IP-Echelon Compliance

Stephen Satchell list at satchell.net
Wed Oct 14 11:22:01 UTC 2015

On 10/14/2015 03:37 AM, Rich Kulawiec wrote:
> On Wed, Oct 14, 2015 at 12:12:29PM +0200, Randy Bush wrote:
>> jeezus folk!
>> http://www.procmail.org/
> I wouldn't necessarily recommend that approach.  There is no obligation
> for victims of spammers to continue providing Internet services to them,
> including SMTP services.  A much better move would be to identify the
> network block emitting this abuse and block/drop all packets from it at
> the perimeter of the network or in the firewall(s).  After all, spammers
> frequently engage in other forms of abuse, so it would probably be best
> to simply remove them from your view of the Internet.
> ---rsk

+1 -- I've taken the approach in my edge network to block spammers and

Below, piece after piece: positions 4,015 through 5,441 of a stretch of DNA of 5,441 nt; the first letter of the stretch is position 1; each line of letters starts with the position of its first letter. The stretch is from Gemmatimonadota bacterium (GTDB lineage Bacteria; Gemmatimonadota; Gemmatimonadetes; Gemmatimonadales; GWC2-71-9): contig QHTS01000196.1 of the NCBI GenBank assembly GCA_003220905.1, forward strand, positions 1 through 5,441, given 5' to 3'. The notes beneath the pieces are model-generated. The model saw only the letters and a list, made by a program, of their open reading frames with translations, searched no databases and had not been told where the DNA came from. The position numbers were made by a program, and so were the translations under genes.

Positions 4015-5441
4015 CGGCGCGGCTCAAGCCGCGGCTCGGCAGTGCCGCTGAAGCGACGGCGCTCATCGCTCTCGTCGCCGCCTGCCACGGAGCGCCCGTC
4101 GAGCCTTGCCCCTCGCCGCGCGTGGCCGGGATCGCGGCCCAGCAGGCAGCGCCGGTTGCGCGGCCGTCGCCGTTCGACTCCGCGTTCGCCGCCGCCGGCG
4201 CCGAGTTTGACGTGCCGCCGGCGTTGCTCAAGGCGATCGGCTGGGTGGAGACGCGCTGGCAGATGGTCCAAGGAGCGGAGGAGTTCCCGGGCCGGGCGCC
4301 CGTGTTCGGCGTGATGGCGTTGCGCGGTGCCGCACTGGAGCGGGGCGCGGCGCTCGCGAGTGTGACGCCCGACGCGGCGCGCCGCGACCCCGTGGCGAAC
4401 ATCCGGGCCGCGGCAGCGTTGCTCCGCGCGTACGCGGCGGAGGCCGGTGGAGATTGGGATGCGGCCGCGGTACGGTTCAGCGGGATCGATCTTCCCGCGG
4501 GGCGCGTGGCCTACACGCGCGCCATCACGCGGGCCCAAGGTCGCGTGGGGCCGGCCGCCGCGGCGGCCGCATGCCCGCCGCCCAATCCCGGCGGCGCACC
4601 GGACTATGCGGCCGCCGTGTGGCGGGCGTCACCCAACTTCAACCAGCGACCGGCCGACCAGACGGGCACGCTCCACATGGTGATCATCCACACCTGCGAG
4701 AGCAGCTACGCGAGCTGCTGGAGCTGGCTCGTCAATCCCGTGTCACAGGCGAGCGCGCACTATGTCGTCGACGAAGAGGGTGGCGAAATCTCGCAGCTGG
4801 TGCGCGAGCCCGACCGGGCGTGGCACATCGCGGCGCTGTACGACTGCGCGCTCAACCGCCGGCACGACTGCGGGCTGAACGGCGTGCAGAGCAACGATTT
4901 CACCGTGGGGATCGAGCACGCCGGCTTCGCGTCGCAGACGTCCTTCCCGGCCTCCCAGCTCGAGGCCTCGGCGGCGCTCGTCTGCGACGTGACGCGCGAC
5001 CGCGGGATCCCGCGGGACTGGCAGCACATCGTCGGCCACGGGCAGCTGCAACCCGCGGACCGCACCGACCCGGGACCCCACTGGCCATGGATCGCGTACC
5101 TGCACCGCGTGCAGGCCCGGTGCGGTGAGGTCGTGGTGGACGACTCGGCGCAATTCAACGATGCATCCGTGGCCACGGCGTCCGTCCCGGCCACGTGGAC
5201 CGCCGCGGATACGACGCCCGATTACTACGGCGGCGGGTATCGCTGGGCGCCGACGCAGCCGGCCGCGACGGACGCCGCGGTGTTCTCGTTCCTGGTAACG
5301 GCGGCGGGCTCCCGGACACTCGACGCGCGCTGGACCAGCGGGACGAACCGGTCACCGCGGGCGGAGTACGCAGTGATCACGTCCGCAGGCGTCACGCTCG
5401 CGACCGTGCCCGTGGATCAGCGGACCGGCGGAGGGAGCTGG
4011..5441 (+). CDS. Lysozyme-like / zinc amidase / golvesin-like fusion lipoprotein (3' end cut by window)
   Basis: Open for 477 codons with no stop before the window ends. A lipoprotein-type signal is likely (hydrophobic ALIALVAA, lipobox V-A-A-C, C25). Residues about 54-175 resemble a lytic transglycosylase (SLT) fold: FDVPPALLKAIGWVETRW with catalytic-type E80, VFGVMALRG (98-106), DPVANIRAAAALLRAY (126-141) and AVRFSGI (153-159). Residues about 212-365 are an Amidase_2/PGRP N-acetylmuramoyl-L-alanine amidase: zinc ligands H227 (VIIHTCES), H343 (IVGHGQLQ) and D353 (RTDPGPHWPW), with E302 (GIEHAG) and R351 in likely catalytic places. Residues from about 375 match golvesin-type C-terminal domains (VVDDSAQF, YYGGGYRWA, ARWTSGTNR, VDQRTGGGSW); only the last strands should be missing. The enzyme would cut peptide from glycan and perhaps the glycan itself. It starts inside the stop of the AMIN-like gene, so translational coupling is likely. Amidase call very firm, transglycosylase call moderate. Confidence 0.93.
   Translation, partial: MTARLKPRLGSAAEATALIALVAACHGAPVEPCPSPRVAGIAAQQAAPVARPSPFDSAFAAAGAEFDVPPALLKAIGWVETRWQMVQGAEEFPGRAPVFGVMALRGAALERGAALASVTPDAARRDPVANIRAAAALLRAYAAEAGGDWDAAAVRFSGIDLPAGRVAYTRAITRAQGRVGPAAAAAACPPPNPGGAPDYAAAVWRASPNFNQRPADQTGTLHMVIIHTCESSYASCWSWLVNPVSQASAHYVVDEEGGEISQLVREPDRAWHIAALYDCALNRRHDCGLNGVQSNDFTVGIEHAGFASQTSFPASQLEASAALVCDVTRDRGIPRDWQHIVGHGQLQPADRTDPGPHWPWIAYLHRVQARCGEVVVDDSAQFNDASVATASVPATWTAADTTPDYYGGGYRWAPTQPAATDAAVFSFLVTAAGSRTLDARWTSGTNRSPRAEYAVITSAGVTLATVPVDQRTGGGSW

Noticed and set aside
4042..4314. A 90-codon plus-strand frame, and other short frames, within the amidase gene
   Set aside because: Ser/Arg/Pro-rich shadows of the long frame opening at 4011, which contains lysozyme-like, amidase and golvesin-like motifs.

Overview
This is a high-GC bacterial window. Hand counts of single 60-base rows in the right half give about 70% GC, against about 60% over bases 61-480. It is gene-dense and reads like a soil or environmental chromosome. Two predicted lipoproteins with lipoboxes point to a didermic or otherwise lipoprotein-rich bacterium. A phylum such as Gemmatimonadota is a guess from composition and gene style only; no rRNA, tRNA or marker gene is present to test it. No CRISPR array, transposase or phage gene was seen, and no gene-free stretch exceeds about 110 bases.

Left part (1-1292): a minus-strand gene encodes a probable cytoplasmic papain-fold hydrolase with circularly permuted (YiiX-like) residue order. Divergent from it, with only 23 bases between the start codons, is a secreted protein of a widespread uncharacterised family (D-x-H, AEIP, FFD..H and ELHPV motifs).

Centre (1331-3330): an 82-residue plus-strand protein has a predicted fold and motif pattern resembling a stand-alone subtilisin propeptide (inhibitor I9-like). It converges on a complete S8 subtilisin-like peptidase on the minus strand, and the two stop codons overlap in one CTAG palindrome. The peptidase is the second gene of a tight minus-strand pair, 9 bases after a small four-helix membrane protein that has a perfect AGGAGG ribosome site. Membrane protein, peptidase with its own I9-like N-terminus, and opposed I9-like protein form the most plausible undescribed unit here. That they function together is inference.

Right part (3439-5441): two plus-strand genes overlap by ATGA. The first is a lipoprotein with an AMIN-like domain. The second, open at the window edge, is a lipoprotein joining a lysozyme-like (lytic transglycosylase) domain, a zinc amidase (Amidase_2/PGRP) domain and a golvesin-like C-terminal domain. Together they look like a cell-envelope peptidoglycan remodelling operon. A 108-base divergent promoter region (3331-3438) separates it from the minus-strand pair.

SSH abusers completely, on the theory that people will have multiple bad 
habits.  I collect between 1000 and 2000 spam messages during each 
cycle, then add the worst offenders to my netblocks.  I don't recommend 
this approach for services that have a number of different customers; 
for enterprise networks, though, judicious use of ACLs can relieve a lot 
of headaches and clogging traffic.

Running multiple mail servers, one for incoming sales and one for 
general use, lets you tailor the blocks so that relatively few people 
have to deal with the sludge.

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